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The Critical Importance of Lead Validation in Internet Marketing

The Critical Importance of Lead Validation in Internet Marketing

Overcoming Associations' Lead Validation Challenge

Websites can be a major component of outreach for associations to attract donors and volunteers. Because not-for-profits depend so much on membership dues and volunteer contributions, they naturally want to be sure that the leads they are generating from their websites can be counted on to make a difference for them and their missions. However, many not-for-profits are not getting a complete picture of how effective their websites are at bringing in those vitally important people.

Taking a page from the way many for-profit enterprises approach sales leads may help not-for-profits learn more about the people who visit their sites and establish more effective connections with them.

The crux of the problem is that many not-for-profits gauge the effectiveness of their websites in attracting members or volunteers solely on the number of conversions. Google Analytics provides organisations with the number of conversions a website generates, and organisations use that information to judge from where most of their donors and volunteers came. Based on that information, they optimise their websites to emphasise the sources that draw more conversions. The problem is, however, many of those conversions are not members or volunteers, and Google does not specify which ones are which.

 

Lead Validation for Associations

Nearly half of all website conversions are not interactions that lead to new customers (or members or volunteers, appropriately.) Whether you are talking about not-for-profit organisations or for-profit enterprises, website conversions also include interactions like job applications, incomplete form submissions or customer service requests. By counting these among the valid inquiries they rely on, not-for-profits might emphasise sources on their websites that bring in many conversions, but only a small portion of which are members or volunteers. In the process, they may be ignoring another source that brings in a comparatively lower number of conversions, but a larger number of valuable leads for members or volunteers.

In the for-profit world, businesses can overcome this information gap by adding lead validation to their lead generation process. Lead validation involves combing through every lead generated by a website -- whether an online form submission or a phone call -- and separating the serious leads from the conversions that aren't, for whatever reason. With that additional level of information available to them, Internet marketers can fine-tune their websites with greater accuracy and optimise them to bring in more of the conversion types they need.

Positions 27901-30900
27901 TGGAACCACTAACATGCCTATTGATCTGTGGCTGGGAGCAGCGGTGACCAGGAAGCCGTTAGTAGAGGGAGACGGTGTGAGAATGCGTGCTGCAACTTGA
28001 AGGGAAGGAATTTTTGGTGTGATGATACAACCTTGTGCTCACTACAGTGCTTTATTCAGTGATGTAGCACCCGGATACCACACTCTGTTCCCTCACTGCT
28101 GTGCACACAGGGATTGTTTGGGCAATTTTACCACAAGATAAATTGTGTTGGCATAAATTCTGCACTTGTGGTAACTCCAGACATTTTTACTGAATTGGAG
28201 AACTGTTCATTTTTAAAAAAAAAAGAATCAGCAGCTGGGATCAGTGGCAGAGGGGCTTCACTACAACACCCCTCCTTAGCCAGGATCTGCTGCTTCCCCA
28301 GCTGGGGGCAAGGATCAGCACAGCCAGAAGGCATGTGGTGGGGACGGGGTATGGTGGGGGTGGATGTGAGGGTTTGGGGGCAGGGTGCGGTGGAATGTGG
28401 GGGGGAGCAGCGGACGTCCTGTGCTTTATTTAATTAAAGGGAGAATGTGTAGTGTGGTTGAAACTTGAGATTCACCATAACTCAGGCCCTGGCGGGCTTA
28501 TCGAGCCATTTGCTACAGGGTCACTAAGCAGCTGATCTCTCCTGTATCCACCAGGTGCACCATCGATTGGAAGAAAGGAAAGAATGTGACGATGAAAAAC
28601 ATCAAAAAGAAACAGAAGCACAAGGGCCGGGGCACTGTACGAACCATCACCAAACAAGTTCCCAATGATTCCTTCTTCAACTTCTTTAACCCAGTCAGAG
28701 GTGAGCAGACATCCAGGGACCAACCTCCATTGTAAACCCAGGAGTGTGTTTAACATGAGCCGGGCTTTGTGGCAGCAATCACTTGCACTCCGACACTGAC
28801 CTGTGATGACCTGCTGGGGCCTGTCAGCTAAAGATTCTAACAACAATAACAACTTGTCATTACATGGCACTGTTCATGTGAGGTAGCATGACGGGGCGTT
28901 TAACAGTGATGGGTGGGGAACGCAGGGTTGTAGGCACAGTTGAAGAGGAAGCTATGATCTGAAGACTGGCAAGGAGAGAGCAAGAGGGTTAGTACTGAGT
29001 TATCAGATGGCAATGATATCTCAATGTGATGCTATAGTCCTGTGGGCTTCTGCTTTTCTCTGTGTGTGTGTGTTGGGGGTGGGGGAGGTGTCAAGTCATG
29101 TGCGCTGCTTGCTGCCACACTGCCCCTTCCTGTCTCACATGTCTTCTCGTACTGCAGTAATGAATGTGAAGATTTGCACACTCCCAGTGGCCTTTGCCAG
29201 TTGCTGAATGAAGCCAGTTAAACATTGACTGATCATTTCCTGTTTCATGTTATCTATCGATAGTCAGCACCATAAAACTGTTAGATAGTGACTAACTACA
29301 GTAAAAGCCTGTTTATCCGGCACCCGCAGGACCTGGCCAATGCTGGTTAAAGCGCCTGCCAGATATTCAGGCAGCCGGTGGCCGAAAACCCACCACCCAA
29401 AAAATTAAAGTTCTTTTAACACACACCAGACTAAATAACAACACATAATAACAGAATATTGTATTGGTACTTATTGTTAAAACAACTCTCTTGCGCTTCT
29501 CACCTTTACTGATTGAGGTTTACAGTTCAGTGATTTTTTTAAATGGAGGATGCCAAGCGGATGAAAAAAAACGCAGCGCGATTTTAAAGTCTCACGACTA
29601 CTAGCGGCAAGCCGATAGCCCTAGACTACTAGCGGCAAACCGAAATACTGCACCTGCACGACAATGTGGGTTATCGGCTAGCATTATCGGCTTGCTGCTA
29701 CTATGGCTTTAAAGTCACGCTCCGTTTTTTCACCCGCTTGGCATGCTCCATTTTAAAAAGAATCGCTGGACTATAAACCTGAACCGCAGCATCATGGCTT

Lead validation helps for-profit businesses bring in more customers, but it can help not-for-profits in their missions, as well. By knowing exactly where the majority of actual members or volunteers are coming from, not-for-profits can focus their attention on those sources and ultimately attract a higher percentage of such extremely important resources.

Not-for-profits typically have to do their best with limited resources, which means their lead generation websites have to be as efficient as possible to help them succeed. The lead validation process might seem like more work. However, it can save work in the long run.

Ultimately, lead validation can provide not-for-profits with crucial information they need to streamline their websites -- making them more efficient and effective. Outreach is essential for not-for-profits, and lead validation can help them make sure they are reaching out to the right places.

 


 

Aaron Wittersheim is Chief Operating Officer at Straight North, an Internet marketing agency in Chicago. His focus is on Internet marketing, website services and technology.

 


 

Beyond Aaron's wise advice regarding lead validation, there are a number of things associations could also be doing to improve how they market themselves to their audience and subsequently convert them to their goals. And in her book, Sheri Jacobs, CAE has set that number at 199. In 199 Ideas: Powerful Marketing Tactics that Sell, Sheri offers insight into improving your marketing process from its first step to its end point.

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